Dirt

I tell you the solemn truth, unless a kernel of wheat falls into the ground and dies it remains by itself, alone. But if it dies, it produces much grain.

— Jesus (John 12:24, NET)

I haven’t had much creative energy lately. It’s been all I could do just to squeeze out the bare minimum amount of writing I needed to get done for class. I’ll have several ideas for writing captivating blog posts or deep, reflective essays in my journal, but when it comes time to put pen to paper, it all just seems like gibberish. It’s hard for me to take the time to sit down to write. I don’t do this often, but I thought it would be a good time to share someone else’s thoughts. This excerpt came up in my devotional time this week, and it has stuck with me. Last summer, as part of my Bible study lesson on submission as a spiritual discipline, I used this simple metaphor from Jesus to drive my main point home: that it is only when we offer ourselves up to God, and pour ourselves out for others, that we truly find our own identity. Anthony Bloom continues with the gardening motif, which I find helpful. Let me know if you get anything out of it.

Basically humility is the attitude of one who stands constantly under the judgement of God. It is the attitude of one who is like the soil. Humility comes form the Latin word humus, fertile ground. The fertile ground is there, unnoticed, taken for granted, always there to be trodden upon. It is silent, inconspicuous, dark and yet it is always ready to receive any seed, ready to give it substance and life. The more lowly, the more fruitful, because it becomes really fertile when it accepts all the refuse of the earth. It is so low that nothing can soil it, abase it, humiliate it; it has accepted the last place and cannot go any lower. In that position nothing can shatter the soul’s serenity, its peace and joy.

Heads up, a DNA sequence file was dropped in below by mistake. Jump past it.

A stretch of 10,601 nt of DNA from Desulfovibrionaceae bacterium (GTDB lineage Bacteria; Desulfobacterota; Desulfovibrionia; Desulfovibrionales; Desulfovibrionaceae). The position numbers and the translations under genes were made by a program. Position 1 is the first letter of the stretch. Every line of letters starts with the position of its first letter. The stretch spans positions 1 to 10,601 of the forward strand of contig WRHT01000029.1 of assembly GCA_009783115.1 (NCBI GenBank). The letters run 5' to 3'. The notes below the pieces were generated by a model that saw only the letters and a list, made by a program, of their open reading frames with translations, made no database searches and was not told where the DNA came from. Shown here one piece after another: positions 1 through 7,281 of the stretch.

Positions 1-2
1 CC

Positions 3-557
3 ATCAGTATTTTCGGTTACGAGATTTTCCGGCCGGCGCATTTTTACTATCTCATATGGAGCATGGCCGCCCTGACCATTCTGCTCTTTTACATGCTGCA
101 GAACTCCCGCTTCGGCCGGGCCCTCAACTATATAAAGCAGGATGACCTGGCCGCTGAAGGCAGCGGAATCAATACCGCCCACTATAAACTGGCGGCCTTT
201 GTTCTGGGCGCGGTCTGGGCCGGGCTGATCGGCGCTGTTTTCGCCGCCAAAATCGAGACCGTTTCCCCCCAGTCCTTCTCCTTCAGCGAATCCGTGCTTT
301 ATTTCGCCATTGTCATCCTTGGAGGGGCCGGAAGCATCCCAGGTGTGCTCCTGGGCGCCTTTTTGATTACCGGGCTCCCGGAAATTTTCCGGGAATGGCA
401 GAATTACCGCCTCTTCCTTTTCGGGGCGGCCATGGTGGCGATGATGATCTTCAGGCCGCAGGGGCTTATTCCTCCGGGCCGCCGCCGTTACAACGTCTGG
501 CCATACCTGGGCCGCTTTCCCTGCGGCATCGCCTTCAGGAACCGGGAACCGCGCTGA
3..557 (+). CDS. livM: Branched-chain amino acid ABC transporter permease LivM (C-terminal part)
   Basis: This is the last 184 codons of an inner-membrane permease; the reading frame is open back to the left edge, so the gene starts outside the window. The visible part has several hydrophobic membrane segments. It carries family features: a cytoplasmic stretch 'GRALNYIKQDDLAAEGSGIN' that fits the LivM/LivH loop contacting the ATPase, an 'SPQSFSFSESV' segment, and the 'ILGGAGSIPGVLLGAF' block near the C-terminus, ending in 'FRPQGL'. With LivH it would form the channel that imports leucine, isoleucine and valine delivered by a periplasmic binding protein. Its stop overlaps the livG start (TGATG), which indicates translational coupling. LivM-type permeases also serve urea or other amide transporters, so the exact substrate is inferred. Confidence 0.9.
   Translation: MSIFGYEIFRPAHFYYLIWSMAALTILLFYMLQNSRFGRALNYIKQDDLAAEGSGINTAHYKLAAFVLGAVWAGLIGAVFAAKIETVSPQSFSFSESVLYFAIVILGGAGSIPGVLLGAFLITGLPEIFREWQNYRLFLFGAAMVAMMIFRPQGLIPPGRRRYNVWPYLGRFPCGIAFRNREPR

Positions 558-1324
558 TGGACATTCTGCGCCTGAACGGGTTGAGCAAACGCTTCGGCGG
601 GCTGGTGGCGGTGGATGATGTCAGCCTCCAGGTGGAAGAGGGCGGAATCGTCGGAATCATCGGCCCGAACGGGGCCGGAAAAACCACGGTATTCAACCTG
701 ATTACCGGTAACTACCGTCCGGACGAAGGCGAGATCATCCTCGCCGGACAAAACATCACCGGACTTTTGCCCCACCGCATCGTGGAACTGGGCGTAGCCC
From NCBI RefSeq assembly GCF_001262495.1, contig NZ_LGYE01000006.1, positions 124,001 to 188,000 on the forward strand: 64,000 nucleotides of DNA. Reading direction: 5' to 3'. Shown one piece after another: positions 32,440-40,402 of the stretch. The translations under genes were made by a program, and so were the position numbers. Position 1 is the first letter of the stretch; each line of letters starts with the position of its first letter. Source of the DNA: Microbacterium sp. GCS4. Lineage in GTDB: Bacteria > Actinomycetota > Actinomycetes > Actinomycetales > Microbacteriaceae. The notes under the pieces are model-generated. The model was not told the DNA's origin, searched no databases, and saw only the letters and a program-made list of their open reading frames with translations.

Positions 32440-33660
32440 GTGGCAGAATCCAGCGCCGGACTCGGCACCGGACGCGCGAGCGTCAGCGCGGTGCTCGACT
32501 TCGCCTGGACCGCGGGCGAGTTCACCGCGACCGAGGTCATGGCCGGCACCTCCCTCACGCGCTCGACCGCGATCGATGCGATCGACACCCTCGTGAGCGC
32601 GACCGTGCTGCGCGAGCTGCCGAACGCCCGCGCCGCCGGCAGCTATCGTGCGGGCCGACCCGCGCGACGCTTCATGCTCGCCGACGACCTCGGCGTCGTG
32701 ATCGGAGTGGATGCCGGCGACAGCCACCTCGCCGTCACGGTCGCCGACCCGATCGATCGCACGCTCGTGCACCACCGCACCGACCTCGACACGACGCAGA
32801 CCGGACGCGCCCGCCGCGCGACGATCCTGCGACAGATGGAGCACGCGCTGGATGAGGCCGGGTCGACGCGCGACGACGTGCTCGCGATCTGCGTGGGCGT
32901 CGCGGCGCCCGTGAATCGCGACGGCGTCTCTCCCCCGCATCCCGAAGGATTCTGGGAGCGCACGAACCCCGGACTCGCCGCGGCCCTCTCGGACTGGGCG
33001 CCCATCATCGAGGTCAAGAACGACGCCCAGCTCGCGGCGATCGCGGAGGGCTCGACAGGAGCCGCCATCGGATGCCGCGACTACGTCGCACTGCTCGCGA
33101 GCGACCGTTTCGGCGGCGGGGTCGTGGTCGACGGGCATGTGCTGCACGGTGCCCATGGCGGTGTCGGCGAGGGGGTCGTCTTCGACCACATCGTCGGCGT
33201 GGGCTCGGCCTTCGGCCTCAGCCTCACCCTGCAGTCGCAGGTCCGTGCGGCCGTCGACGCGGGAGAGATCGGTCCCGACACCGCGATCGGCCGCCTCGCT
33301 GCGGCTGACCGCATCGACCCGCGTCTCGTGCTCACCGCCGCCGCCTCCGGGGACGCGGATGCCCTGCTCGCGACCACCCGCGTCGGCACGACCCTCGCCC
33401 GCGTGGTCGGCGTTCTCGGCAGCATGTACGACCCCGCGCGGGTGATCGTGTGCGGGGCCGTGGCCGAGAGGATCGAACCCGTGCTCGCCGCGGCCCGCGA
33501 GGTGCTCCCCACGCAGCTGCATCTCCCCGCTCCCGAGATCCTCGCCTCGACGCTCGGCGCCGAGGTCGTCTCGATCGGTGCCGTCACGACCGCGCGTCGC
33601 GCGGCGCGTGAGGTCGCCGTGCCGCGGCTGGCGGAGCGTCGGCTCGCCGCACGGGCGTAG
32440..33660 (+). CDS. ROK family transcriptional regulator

Anthony Bloom, Living Prayer
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About David Anderson, Jr.

I'm a wandering pilgrim anchored in the Baptist tradition, tossed about by the anabaptist current. I am a minister at Pullen Memorial Baptist Church and a recent graduate of Campbell Divinity School. I am the husband of a beautiful woman, and the father of a blond-haired boy. I am a work in progress, struggling to work out my own salvation with fear and trembling. View all posts by David Anderson, Jr.

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